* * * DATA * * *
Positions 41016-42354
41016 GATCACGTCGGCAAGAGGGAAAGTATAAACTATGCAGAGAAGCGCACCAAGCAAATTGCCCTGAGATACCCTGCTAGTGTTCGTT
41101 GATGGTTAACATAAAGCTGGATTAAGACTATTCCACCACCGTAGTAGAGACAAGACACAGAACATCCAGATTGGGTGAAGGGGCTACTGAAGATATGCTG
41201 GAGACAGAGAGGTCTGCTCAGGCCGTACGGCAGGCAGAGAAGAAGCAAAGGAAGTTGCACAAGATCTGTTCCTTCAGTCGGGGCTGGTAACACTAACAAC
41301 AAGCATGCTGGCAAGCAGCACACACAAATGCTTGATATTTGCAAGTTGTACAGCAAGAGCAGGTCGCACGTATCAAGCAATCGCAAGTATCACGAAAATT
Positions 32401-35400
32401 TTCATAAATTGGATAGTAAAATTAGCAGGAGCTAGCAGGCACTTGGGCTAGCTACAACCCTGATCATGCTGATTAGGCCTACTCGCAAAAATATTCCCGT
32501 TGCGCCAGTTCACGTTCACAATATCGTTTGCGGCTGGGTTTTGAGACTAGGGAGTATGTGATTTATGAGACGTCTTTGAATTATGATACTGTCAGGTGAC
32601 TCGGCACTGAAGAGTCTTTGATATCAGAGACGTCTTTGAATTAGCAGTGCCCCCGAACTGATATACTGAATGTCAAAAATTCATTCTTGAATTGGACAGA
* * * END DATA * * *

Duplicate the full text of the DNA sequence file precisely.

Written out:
Positions 41016-42354
41016 GATCACGTCGGCAAGAGGGAAAGTATAAACTATGCAGAGAAGCGCACCAAGCAAATTGCCCTGAGATACCCTGCTAGTGTTCGTT
41101 GATGGTTAACATAAAGCTGGATTAAGACTATTCCACCACCGTAGTAGAGACAAGACACAGAACATCCAGATTGGGTGAAGGGGCTACTGAAGATATGCTG
41201 GAGACAGAGAGGTCTGCTCAGGCCGTACGGCAGGCAGAGAAGAAGCAAAGGAAGTTGCACAAGATCTGTTCCTTCAGTCGGGGCTGGTAACACTAACAAC
41301 AAGCATGCTGGCAAGCAGCACACACAAATGCTTGATATTTGCAAGTTGTACAGCAAGAGCAGGTCGCACGTATCAAGCAATCGCAAGTATCACGAAAATT
Positions 32401-35400
32401 TTCATAAATTGGATAGTAAAATTAGCAGGAGCTAGCAGGCACTTGGGCTAGCTACAACCCTGATCATGCTGATTAGGCCTACTCGCAAAAATATTCCCGT
32501 TGCGCCAGTTCACGTTCACAATATCGTTTGCGGCTGGGTTTTGAGACTAGGGAGTATGTGATTTATGAGACGTCTTTGAATTATGATACTGTCAGGTGAC
32601 TCGGCACTGAAGAGTCTTTGATATCAGAGACGTCTTTGAATTAGCAGTGCCCCCGAACTGATATACTGAATGTCAAAAATTCATTCTTGAATTGGACAGA